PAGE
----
May 022011
 

One of my virtual machines recently got dangerously close to its maximum available space so I had to add more. You can avoid this by specifying more than enough space when creating the virtual disk, – if you’re not using fixed preallocated space, the virtual machine won’t take all the space on the hard disk until it needs it, as this just sets the limit how far it can grow. Since my procedure wasn’t as simple as I expected, here are the steps for my own reference:

1. First I had to delete all snapshots, as leaving them there can cause corruption.

2. Next I went into configuration and added 6 GB more, increasing the disk size to 12 GB, or so I thought, because this additional space became available only as a separate raw partition.

To make it available within the system partition (C: drive) of the Windows XP virtual machine I had to either add it as a dynamic disk, or rather repartition the virtual disk so the new space appears within. Repartitioning the system partition is always tricky in Windows, so since I didn’t want to spend money on otherwise excellent Partition Magic or similar tools:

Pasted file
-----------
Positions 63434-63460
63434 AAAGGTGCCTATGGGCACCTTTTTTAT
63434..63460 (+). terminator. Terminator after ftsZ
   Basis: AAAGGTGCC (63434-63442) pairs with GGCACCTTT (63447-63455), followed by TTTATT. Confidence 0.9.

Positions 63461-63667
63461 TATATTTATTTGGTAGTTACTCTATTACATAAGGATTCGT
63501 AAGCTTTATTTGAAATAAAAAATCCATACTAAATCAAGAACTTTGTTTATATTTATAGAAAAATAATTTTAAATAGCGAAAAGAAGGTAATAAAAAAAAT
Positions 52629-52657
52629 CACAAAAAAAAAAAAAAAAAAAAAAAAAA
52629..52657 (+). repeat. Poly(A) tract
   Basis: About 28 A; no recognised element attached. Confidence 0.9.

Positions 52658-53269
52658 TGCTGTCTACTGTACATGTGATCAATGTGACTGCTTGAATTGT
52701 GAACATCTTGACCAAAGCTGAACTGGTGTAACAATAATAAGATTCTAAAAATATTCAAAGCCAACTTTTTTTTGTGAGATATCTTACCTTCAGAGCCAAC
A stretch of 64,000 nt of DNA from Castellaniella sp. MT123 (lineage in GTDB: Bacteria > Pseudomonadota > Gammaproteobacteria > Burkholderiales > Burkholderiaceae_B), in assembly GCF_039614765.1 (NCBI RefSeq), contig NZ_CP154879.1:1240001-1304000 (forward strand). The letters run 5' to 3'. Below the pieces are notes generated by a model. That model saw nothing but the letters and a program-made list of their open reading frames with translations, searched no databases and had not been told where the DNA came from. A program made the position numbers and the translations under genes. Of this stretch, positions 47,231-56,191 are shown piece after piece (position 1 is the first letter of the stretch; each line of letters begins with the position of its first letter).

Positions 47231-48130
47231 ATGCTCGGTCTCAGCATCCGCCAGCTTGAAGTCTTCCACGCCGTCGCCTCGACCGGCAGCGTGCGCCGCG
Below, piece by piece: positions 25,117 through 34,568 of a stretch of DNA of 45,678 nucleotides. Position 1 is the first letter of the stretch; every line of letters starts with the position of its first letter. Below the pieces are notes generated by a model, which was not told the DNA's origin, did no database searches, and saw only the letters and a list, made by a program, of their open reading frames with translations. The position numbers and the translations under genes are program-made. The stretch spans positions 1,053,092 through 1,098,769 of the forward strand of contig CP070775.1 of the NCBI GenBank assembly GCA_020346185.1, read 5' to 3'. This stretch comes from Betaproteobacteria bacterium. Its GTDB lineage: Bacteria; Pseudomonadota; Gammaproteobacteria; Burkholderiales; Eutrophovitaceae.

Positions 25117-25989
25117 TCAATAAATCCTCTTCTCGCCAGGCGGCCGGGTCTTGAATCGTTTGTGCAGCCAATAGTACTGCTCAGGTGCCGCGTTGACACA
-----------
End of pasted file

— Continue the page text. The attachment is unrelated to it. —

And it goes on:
3. I downloaded a free repartitioning Gparted LiveCD ISO image.

4. Then I set the VM properties to use the file with the iso image as a CD drive but nothing happened, so I had to go into virtual machine settings and change these options:

5. Mark the checkbox to set CD device in VMware to “Connect at powerup”.

6. I had to go into BIOS setup of the VM machine to set boot priority of the CD/DVD above the hard disk. Getting there was tricky because the VM Player’s default pause for pressing F2 to enter setup (or Esc for boot prompt) is very short and during that second or two I had to first click inside the window and then press the correct key on the keyboard. There is a workaround in VM config, but I used my quick fingers instead.

7. Then I finally booted up the VM with the LiveCD. Starting Gparted in GUI mode, there was a problem with mouse clicks being so misaligned that it rendered the mouse dysfunctional because VMware tools don’t exist on this Live CD. There’s a command line utility, but before trying that I managed to navigate through the GUI menus using the Alt and Tab buttons.

8. Once I got to set the options I wanted, the partition resizing went easily and quickly (had to remember to apply changes before exiting the program and shutting down).

9. After removing the ISO image LiveCD from the DVD device config, the virtual machine started up flawlessly and showed the system partition having the entire 12 GB.

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